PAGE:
Comprehensive Two-Dimensional GC and “Super‑Resolution”

LCGC EuropeJanuary 2021
Volume 34
Issue 1
Pages: 34–36

LCGC Europe spoke to Yada Nolvachai about a new approach that offers “super-resolution” for comprehensive two‑dimensional gas chromatography (GC×GC) methods.

Q. The level of information required from practical samples analysis is becoming increasingly more demanding with a need for identification and quantification at much lower levels, and GC×GC methods are being more commonly used. What is the benefit of this technology?

A: GC×GC is a high‑performance separation technique with enhanced peak capacity. Hyphenation with mass spectrometry ideally provides individual molecular‑based information,(that is, assuming adequate resolution) of volatile analytes to provide high confidence identification of several hundred compounds within a single analysis. GC×GC–MS has been reported for the analysis of compounds in multicomponent samples, including petroleum, foods (1), beverages, pharmaceuticals and illicit drugs, environmental extracts, and plant volatiles (2). Compared with one dimensional (1D) GC, GC×GC also provides reduced chemical background through improved isolation of matrix. Improved detection limits are also expected, for example, as a result of the cryogenic trapping/refocusing effect (3). As a result of its capability to analyse complex samples, sample preparation steps, such as liquid‑phase extraction and solid‑phase extraction, can also be reduced or eliminated to avoid the problem of sample loss during sample preparation, which is important, particularly when the sample amount is limited.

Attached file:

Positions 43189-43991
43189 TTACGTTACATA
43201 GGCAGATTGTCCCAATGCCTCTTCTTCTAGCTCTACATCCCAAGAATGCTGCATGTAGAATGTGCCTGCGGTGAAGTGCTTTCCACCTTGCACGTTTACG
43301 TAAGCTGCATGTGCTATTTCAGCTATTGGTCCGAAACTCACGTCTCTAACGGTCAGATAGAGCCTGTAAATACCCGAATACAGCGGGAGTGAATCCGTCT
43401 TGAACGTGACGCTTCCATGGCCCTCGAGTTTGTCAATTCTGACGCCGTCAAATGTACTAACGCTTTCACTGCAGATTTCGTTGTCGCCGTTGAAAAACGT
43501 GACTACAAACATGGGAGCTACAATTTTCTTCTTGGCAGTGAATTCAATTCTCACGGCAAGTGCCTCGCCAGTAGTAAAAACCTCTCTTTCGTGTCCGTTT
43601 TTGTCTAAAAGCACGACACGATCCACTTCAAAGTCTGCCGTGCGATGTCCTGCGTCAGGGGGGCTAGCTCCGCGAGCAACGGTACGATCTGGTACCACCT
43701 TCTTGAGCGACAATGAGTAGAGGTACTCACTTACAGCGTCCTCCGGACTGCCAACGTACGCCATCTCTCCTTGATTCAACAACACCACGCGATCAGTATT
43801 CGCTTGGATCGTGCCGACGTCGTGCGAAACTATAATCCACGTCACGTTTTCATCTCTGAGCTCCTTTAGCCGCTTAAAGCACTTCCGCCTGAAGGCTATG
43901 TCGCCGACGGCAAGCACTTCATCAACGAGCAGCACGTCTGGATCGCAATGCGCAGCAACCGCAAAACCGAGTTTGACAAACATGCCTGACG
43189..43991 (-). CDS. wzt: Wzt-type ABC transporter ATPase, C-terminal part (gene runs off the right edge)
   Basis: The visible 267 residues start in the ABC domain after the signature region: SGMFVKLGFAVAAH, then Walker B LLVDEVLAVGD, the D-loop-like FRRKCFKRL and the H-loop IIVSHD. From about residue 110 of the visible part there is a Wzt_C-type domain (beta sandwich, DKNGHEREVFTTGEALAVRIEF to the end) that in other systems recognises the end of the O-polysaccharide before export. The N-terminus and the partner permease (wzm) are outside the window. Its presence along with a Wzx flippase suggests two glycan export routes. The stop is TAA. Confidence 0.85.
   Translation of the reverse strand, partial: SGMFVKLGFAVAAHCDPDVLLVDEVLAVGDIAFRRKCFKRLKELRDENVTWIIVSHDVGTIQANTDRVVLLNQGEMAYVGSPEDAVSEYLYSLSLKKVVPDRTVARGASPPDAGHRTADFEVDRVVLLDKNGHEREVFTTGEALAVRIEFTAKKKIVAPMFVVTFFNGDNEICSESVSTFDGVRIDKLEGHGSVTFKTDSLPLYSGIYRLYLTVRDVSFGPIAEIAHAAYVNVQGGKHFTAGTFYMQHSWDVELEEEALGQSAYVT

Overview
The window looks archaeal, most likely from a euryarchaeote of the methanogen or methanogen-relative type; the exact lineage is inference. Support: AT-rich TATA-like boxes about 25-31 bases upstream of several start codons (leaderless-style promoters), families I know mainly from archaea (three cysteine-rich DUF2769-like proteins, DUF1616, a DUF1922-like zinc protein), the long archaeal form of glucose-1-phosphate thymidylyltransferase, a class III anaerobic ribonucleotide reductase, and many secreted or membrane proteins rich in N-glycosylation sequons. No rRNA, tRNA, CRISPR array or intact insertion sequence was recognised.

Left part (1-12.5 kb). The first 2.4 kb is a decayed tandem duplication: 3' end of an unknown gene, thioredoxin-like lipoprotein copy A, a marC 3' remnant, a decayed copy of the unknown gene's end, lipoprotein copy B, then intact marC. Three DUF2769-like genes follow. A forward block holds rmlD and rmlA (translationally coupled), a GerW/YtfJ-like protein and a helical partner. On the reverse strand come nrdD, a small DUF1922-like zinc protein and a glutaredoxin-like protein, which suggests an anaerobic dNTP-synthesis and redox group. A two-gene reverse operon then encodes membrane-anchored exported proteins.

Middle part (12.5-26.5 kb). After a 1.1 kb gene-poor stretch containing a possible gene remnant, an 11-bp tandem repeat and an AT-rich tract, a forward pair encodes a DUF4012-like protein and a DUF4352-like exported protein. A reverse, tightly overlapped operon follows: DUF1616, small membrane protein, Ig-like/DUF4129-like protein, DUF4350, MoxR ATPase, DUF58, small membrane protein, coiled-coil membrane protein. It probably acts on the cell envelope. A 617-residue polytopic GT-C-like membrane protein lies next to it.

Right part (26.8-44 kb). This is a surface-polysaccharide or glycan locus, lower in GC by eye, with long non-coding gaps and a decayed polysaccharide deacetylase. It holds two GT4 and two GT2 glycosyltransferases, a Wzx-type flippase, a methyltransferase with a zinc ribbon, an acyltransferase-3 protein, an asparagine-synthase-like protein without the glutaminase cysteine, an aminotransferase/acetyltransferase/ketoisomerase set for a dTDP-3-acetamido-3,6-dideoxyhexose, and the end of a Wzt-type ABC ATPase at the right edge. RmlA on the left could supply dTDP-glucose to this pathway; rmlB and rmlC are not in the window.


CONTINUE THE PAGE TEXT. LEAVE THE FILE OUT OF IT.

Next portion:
Q. What are the challenges associated with GC×GC methods?

A: Alongside the greater capability to analyse trace compounds in a complex sample, the difficulty in data representation and analysis with GC×GC has been widely recognised (2). A GC×GC–MS result could comprise peaks of a thousand compounds. Analysis of the raw data is therefore impractical or the data can be uninformative without proper representation. A challenge is to develop data analysis and representation approaches that provide reliable results with details of all the components of a sample with GC×GC–MS. Chemometrics plays an important role for this level of interpretation.

Q. Your most recent research focused on development of “super‑resolved GC×GC–MS” (4). What was the rationale behind this research?

A: The work was inspired by the question: “Can GC×GC be considered a super-resolution technique?” The word super‑resolution typically has been reserved for spectroscopic imaging, where, by mathematical localisation of the emission centre, the data obtained can be represented as precise emitting centres. In a similar manner, our super‑resolved GC×GC–MS approach involves a mathematical method to combine all modulated peaks of the same compound into the centroid profile, for accurate interpretation of the first- and second‑dimension retention times (1tR and 2tR), analogous to the precise emitting centres of the super-resolution spectroscopic image. We think “super-resolved” captures the essence of expanded separations in a 2D space.